It's no secret - and a bizarre bit of irony - that the actual Hunger Games tend to be the least interesting parts of the "Hunger Games" series. In the last movie they hit with a downright thud, with the drama and moral complexity of the first half stripped away, putting the bow in Katniss' hands among a group of clearly defined villains and reducing the movie to, "Kill or be killed." As a straightforward survivor tale coupled with dystopian satire, it felt oddly clunky, and "Catching Fire" doesn't quite solve that problem.

Instead it basically just asks for a do-over. Artificially returning Katniss and Peeta to the arena is admittedly a bit of a cheat, allowing "Catching Fire" to mimic the structure of the first one as if "Home Alone 2" was a way to apologize for its predecessor. In a plot-driven novel, these similarities might seem more glaring. On screen, however, it rolls off our backs. Director Francis Lawrence (taking over for the previous installment's Gary Ross) shoots with more confidence and with a crisper sense of place, suggesting a world that feels genuinely lived in and not simply created.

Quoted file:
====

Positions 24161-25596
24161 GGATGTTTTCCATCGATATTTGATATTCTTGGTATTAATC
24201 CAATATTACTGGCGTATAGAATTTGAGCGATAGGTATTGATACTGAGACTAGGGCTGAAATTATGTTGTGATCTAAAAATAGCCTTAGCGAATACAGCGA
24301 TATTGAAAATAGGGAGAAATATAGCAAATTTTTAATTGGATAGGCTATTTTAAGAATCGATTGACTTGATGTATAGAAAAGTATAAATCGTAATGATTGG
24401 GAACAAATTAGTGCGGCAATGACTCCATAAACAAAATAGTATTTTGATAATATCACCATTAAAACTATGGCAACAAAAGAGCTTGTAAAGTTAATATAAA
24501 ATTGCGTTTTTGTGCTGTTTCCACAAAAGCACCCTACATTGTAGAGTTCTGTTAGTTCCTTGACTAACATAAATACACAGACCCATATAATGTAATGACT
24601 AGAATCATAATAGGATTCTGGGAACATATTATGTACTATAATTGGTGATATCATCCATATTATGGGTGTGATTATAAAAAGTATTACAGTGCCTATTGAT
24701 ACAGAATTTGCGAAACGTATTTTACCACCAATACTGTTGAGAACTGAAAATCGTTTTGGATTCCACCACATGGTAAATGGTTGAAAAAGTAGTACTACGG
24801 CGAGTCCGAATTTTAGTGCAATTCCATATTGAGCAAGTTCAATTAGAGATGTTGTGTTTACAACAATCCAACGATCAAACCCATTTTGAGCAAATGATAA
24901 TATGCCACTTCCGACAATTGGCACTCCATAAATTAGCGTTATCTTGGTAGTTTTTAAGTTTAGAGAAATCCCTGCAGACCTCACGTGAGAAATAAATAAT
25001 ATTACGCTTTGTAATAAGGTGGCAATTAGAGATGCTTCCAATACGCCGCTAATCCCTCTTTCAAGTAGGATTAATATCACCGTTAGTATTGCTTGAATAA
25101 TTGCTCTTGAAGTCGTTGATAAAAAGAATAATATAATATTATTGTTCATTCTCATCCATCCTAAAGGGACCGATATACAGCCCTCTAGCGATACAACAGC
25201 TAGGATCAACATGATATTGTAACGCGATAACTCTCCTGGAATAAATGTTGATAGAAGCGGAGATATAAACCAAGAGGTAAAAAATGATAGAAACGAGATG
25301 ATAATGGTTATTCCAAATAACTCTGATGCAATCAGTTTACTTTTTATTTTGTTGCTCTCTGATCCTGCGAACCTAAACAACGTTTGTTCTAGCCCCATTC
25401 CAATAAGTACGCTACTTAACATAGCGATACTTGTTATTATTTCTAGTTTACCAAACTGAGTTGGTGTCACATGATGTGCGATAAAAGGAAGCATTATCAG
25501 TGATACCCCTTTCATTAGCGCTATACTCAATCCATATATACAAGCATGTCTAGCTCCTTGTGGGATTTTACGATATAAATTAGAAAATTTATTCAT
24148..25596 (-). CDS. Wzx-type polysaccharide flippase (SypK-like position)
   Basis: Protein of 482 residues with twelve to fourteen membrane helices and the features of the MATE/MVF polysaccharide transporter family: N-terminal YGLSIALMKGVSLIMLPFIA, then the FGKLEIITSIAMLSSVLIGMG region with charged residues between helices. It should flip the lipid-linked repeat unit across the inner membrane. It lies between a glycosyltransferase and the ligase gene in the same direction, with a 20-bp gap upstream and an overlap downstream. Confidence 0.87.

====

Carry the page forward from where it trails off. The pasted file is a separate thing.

Some of this is no doubt just liberation of not being the guy who has to introduce everything. But "Catching Fire" simply feels tauter and more immediate than the last movie, which at times felt frazzled to teach us what we needed to know as fast as possible. "Catching Fire" springs forward with the sureness of a movie that knows where it's going and knows how to get there. As the first half of the movie remains invariably more interesting, writers Michael Arndt and Simon Beaufoy focus squarely on the relative oddness of reality TV culture and how, as a fake couple trotted around for our amusement, Katniss and Peeta are essentially winners of "The Bachelorette" as much as of a battle royale in the jungle. Through this, "Catching Fire" even lands some sneaky observations about distraction used to pacify the increasingly angry masses.